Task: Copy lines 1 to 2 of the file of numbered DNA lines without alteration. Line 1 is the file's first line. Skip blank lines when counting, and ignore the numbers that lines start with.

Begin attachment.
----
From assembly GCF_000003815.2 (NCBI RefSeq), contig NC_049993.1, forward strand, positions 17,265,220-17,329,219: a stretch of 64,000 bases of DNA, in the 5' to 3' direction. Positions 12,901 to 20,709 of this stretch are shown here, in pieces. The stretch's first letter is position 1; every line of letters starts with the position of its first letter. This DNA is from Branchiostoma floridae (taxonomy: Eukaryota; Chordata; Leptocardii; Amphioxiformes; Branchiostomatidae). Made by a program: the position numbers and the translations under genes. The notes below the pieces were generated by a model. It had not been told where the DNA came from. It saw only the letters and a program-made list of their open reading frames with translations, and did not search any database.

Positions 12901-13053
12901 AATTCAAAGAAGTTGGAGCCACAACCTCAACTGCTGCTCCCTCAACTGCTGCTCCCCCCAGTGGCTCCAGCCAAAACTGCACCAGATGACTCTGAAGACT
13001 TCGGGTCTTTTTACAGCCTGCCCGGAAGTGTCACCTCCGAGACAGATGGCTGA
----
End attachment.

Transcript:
From assembly GCF_000003815.2 (NCBI RefSeq), contig NC_049993.1, forward strand, positions 17,265,220-17,329,219: a stretch of 64,000 bases of DNA, in the 5' to 3' direction. Positions 12,901 to 20,709 of this stretch are shown here, in pieces. The stretch's first letter is position 1; every line of letters starts with the position of its first letter. This DNA is from Branchiostoma floridae (taxonomy: Eukaryota; Chordata; Leptocardii; Amphioxiformes; Branchiostomatidae). Made by a program: the position numbers and the translations under genes. The notes below the pieces were generated by a model. It had not been told where the DNA came from. It saw only the letters and a program-made list of their open reading frames with translations, and did not search any database.

Positions 12901-13053